I'm sure most give not having their left hand know what their right hand is doing. The God of us all knows and will reward you accordingly. I could never express my thanks adequately for the support and relief I experience by your generosity. I know God is never outdone in generosity. I pray you in turn may experience being blessed abundantly. The Bishop regularly prays publicly for all our benefactors.

You will be interested, I'm sure, to know how the contributions given through me have made a difference to the lives of some of the people of the Turkana Diocese:


1. This simple project gives employment to young men with alcohol/drug addiction problems. Their task is to enhance the environment. This includes gardening, getting rid of the volumes of rubbish and plastic bags and doing painting and the occasional repairs around the place. They have requested work T-shirts with ENVIRONMENTAL TEAM in bold print across them. I will get around to providing them one day. They do a marvellous job and take it all very seriously.



2. Many young people are being given help with schooling, boarding fees school uniforms and the other necessary requirements. Some people have taken responsibility for sponsoring particular students on an ongoing basis. How wonderful for these lucky children. Others make regular contributions to support the education of children when and as the need arises. There is still a constant stream of students at the door begging for educational opportunities. Only twenty-seven per cent of Turkana children actually attend school.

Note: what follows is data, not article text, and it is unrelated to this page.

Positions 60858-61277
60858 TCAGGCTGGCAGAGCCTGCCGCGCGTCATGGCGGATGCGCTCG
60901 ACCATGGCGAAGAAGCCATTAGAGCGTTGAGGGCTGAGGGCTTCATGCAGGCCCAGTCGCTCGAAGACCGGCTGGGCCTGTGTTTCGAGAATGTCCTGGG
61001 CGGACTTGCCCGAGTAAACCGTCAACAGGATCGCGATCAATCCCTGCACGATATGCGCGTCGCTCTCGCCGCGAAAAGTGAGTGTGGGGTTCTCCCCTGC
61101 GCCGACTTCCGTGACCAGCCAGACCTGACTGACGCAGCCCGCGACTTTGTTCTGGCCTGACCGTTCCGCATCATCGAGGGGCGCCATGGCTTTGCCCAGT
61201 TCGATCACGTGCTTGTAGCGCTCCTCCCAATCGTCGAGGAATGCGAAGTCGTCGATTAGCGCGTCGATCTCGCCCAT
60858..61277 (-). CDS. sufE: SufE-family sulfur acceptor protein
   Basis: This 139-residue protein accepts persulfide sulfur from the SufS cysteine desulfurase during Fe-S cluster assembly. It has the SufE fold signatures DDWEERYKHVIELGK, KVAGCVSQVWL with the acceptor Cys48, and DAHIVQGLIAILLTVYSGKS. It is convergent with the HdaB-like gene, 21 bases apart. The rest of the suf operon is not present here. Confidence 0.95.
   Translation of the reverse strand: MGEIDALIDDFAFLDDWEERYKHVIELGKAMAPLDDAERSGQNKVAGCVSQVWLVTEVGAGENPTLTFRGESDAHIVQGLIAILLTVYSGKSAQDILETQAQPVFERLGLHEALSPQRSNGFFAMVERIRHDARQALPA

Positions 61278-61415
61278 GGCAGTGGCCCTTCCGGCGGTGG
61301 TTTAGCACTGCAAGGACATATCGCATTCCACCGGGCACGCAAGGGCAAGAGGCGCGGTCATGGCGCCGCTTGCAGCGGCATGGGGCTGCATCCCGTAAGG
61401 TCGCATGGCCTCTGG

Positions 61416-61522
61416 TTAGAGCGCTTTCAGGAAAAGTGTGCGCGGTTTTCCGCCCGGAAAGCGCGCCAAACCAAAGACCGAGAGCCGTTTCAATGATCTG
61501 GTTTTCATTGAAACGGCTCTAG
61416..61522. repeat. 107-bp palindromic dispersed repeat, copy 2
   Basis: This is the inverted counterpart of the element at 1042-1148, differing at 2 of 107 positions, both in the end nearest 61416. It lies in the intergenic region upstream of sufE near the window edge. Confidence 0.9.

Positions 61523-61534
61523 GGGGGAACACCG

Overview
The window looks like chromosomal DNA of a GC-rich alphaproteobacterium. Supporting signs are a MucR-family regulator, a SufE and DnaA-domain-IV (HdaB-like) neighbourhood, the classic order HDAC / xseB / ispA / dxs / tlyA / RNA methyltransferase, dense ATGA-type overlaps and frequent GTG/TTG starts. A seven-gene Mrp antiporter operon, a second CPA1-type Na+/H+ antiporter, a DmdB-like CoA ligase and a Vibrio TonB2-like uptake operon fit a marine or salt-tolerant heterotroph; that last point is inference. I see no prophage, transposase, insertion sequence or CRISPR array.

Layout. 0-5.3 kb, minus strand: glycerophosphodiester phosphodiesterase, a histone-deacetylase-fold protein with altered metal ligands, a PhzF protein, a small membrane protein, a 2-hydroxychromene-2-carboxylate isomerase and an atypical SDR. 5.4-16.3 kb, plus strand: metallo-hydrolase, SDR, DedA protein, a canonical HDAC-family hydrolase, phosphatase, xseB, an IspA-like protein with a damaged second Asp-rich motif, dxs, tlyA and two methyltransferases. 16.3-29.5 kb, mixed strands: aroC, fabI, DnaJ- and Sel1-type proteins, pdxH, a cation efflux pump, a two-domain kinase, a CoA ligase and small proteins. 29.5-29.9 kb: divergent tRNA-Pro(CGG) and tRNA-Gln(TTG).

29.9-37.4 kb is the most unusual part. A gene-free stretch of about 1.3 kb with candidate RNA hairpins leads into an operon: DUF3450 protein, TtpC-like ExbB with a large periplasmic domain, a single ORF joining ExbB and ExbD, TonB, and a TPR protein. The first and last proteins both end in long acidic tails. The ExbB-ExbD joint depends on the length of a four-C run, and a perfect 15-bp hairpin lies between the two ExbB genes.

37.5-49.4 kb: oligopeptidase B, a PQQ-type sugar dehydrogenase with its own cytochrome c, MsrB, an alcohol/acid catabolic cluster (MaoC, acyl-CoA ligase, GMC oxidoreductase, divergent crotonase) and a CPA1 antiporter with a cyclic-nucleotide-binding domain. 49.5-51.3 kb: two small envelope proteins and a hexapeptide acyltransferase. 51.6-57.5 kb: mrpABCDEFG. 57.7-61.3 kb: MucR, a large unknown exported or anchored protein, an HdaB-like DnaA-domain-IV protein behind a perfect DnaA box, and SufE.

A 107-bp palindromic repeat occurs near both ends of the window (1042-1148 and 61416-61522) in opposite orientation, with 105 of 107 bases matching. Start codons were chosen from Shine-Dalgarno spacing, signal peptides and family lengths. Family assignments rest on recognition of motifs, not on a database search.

The Diocese has been responsible for building most of the schools in Turkana. They have also, more recently, built many Nursery Schools. Many more schools and teachers are needed.


3. One family has taken on the financial responsibility of a small AIDS orphan. They keep in touch with the child and the family who have taken him in. Very comforting for the child knowing there is 'someone out there' who cares for him in a special way. Another lady regularly sends money for clothing for a family of AIDS orphans.


4. Three environmentally friendly toilets have been installed. These toilets don't use water. They were constructed in Melbourne and packaged over. A big plus in this barren land. Through the process the waste makes perfect compost for the garden. All we need is the RAIN WATER!!!